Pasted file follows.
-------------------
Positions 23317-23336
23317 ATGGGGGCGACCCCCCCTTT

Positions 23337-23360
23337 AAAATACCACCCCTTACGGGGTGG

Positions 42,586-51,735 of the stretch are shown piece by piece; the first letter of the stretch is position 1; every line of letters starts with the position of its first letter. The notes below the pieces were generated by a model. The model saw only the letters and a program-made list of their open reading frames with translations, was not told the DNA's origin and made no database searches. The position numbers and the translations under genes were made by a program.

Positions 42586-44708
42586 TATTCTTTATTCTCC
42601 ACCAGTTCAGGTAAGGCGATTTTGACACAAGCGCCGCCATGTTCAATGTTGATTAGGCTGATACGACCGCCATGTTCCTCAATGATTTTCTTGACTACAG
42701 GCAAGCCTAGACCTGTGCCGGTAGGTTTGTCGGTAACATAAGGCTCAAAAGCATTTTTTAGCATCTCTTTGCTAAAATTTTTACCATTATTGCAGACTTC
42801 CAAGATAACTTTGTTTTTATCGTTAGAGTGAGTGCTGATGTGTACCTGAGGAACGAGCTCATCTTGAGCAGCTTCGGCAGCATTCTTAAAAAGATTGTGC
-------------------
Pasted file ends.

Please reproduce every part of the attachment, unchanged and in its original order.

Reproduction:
Positions 23317-23336
23317 ATGGGGGCGACCCCCCCTTT

Positions 23337-23360
23337 AAAATACCACCCCTTACGGGGTGG

Positions 42,586-51,735 of the stretch are shown piece by piece; the first letter of the stretch is position 1; every line of letters starts with the position of its first letter. The notes below the pieces were generated by a model. The model saw only the letters and a program-made list of their open reading frames with translations, was not told the DNA's origin and made no database searches. The position numbers and the translations under genes were made by a program.

Positions 42586-44708
42586 TATTCTTTATTCTCC
42601 ACCAGTTCAGGTAAGGCGATTTTGACACAAGCGCCGCCATGTTCAATGTTGATTAGGCTGATACGACCGCCATGTTCCTCAATGATTTTCTTGACTACAG
42701 GCAAGCCTAGACCTGTGCCGGTAGGTTTGTCGGTAACATAAGGCTCAAAAGCATTTTTTAGCATCTCTTTGCTAAAATTTTTACCATTATTGCAGACTTC
42801 CAAGATAACTTTGTTTTTATCGTTAGAGTGAGTGCTGATGTGTACCTGAGGAACGAGCTCATCTTGAGCAGCTTCGGCAGCATTCTTAAAAAGATTGTGC